Talk about the kettle calling pot black or reverse, It would be wise if the U.S. withdrew from the Empire that has been built up by the Military. Perhaps they could sell the infrastructure to the business community for the price it cost to build it. That would be a fair enough exchange, in my humble opinion. Considering the objectives of the Military down through the years, think of the $$$$$’s saved from having to finance the Empire? It could pay for the rebuilding of the U.S. infrastructure, put all those able & willing back to work, might even lower the taxes, which should appease the Conservatives, while checking the so called Liberals penchant to spend. Of course, they might try planting Bananas, but I doubt many would grow.

  6. dickerson3870

    RE: “The Obama administration is expressing alarm over reports that thousands of political separatists and captured Taliban insurgents have disappeared…” – NYT
    MY COMMENT: So, I wonder what the odds are that the U.S. will sign this new treaty.
    UN: End ‘Disappearances’ Worldwide ~ HRW, CommonDreams.org, 12/22/10

    (excerpt) NEW YORK – The Convention against Enforced Disappearance, which takes effect on December 23, 2010, should strengthen international efforts to end this horrific practice, Human Rights Watch said today. The treaty should advance justice for victims and accountability for those responsible, HRW said.
    The International Convention for the Protection of All Persons from Enforced Disappearance enters into force one month after it is ratified by 20 nations. On November 23, Iraq became the 20th country to ratify the treaty and two others have since done so. The convention defines an enforced disappearance as occurring when authorities deprive an individual of liberty and then refuse to provide information regarding the person’s fate or whereabouts…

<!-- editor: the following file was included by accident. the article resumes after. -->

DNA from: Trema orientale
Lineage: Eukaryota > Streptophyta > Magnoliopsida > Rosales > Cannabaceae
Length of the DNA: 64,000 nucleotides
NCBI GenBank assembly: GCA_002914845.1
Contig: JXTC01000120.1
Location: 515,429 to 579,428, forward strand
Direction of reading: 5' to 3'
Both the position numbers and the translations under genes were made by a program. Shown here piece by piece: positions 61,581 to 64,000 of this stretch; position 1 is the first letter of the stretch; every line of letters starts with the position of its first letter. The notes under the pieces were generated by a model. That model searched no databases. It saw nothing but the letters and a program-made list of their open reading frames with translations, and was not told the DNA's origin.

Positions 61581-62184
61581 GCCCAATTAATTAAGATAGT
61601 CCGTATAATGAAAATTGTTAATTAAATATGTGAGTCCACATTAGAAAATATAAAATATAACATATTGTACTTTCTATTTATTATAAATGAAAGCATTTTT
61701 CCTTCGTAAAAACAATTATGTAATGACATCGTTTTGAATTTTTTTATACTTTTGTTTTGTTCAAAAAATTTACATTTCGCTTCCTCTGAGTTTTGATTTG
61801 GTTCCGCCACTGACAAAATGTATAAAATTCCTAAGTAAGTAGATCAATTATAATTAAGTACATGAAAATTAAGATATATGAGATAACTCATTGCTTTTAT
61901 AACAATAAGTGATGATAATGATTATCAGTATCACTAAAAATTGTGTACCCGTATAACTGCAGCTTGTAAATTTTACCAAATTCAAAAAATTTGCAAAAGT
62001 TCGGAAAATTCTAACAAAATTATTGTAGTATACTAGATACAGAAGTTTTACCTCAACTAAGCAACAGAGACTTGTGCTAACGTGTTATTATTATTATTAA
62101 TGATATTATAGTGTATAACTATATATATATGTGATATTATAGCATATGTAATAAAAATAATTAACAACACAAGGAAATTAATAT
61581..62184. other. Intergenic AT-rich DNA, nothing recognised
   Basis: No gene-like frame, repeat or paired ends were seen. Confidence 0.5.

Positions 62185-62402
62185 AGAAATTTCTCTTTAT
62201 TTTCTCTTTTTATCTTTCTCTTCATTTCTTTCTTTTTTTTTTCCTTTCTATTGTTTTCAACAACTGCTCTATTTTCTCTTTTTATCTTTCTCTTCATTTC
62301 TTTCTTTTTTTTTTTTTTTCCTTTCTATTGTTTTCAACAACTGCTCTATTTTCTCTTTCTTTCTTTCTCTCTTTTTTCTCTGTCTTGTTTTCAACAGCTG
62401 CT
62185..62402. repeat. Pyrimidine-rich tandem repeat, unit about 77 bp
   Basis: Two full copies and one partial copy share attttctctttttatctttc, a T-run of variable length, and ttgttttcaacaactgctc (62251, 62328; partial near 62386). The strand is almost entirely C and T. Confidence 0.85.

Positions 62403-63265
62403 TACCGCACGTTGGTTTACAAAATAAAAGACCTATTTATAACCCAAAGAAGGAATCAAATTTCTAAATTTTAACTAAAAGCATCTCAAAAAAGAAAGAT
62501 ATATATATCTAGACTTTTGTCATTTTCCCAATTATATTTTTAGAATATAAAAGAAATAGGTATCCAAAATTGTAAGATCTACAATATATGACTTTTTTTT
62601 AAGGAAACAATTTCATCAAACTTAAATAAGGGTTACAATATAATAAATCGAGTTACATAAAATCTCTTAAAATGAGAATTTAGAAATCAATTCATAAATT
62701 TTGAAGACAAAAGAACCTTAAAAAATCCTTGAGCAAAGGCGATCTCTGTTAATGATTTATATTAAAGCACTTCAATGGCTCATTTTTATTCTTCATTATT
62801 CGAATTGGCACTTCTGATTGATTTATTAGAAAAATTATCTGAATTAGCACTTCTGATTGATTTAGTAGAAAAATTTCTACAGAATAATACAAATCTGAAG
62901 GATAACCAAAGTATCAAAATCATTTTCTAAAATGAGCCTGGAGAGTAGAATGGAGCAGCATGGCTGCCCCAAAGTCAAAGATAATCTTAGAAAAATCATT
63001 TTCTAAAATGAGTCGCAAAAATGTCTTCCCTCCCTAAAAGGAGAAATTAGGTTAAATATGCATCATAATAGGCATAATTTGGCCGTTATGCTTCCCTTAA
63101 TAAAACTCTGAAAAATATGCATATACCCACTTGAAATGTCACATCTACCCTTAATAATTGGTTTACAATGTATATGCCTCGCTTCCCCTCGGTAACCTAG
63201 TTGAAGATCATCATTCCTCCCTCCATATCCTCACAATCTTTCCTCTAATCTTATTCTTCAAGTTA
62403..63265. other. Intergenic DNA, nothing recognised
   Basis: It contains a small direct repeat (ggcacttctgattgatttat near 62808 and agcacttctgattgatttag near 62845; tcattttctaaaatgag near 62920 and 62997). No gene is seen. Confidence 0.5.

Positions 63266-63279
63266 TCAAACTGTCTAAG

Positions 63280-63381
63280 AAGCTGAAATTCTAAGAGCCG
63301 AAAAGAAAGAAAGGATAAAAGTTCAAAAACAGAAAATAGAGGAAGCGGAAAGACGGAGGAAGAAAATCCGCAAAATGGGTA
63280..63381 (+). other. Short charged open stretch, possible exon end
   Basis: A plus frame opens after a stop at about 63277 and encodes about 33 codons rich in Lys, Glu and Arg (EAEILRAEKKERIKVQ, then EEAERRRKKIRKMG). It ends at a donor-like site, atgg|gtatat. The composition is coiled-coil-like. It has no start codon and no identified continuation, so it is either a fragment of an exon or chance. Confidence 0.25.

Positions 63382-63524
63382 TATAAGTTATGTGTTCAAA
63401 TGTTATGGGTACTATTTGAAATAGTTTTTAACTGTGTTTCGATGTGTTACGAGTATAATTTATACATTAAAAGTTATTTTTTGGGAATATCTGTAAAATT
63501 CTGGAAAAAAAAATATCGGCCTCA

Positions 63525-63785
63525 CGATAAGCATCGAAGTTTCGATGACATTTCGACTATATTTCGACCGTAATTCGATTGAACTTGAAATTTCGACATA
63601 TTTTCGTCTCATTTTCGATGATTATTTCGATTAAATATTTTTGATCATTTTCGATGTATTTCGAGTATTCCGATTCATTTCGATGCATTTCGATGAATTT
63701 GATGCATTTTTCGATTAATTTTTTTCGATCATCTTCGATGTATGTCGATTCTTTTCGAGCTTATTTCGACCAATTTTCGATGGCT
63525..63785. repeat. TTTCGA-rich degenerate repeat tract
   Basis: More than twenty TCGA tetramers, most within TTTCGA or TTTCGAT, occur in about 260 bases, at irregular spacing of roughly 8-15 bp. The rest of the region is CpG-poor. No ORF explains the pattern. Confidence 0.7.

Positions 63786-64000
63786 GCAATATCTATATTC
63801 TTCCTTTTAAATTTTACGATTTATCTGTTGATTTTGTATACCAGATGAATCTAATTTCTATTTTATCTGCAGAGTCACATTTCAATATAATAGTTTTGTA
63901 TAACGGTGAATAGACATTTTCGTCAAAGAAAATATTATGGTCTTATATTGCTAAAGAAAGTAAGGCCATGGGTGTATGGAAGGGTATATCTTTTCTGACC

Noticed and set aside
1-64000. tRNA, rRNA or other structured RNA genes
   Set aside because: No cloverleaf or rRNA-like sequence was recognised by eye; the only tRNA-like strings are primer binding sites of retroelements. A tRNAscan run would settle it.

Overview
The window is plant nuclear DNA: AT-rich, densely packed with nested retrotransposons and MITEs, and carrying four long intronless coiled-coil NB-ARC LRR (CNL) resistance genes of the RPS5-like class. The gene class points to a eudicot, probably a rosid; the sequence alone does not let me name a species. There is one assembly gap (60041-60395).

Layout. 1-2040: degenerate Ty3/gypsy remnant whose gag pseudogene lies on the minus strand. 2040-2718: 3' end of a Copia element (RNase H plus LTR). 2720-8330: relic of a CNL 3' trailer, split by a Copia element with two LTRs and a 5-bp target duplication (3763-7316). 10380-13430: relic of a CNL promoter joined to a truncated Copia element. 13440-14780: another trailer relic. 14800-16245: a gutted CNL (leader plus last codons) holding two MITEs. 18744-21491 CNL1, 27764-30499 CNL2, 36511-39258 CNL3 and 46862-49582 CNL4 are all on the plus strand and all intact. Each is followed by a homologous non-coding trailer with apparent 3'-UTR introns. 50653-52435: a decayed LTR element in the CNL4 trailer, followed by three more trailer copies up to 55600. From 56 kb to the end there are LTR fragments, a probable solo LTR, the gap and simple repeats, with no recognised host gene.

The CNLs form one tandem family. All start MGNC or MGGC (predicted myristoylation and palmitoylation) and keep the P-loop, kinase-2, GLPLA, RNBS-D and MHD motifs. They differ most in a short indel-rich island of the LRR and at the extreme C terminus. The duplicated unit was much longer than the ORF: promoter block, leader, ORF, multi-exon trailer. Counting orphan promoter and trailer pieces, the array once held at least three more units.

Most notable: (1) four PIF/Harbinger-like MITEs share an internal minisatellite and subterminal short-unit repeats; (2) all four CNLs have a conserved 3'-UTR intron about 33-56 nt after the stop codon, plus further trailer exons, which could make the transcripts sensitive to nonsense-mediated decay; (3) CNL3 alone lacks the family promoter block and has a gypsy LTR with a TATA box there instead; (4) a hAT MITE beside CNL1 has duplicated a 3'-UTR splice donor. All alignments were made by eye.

ENTIRE PRESS RELEASE – http://www.commondreams.org/newswire/2010/12/22-12

  7. barry lando

    Must say I posted the same comment on Truthdig and Alternet and my own blog a few days ago:

    Disappearances in Pakistan: Lessons learned

    Difficult to believe that the New York Times could publish the today’s headline with a straight face. “Disappeared with reported ties to Pakistan worries U.S.”

    “WASHINGTON — The Obama administration is expressing alarm over reports that thousands of political separatists and captured Taliban insurgents have disappeared into the hands of Pakistan’s police and security forces, and that some may have been tortured or killed.”

    According to the Times, many of those who have vanished have nothing to do with the Taliban, but are Baluchis, a restive people in Pakistan long intent on forming an independent state. Equally alarming, the Pakistani authorities are refusing to admit any knowledge about most of the cases.

    The matter has become so grave that U.S. military is now actually refusing to train Pakistani military units who have been involved in torturing and killing detainees.
    Of course, the U.S. will have nothing to do with such brutal tactics. Of course, the Obama administration is alarmed.
    One can imagine the Pakistani officials shaking their heads wonder. One can also wonder how U.S. officials could make their protests without a sickening sense of cynicism and shame.
    I mean, c’mon guys—this, is the same U.S.—different President, but same country—that disappeared thousands of suspected Al Qaeda and Taliban militants—some only teenagers—into places like Abu Ghraib, Bagram and Guantanamo or rendered others off to allies for brutal interrogation. And aren’t CIA drones currently blowing apart scores of supposed Taliban and others in Pakistan—and elsewhere—without the inconvenience of arrest, questioning and trial?
    We could go on and on about all this but we won’t. Surely, someone at the Times will bring it up in an editorial or Op Ed piece in the next one or two days.
    [They might even point out another subtler irony: that the restive Baluchis also live in Iran. And that is where, according to investigative reporter Seymour Hersh, under the Bush administration, the CIA began aiding the Baluchis to carry out terrorist attacks in hopes of undermining the regime in Teheran.
    Nor that different from the tactics the Pakistini Intelligence Organization, the ISI, are using in supporting some Taliban in Afghanistan—even as they arrest others in Pakistan.]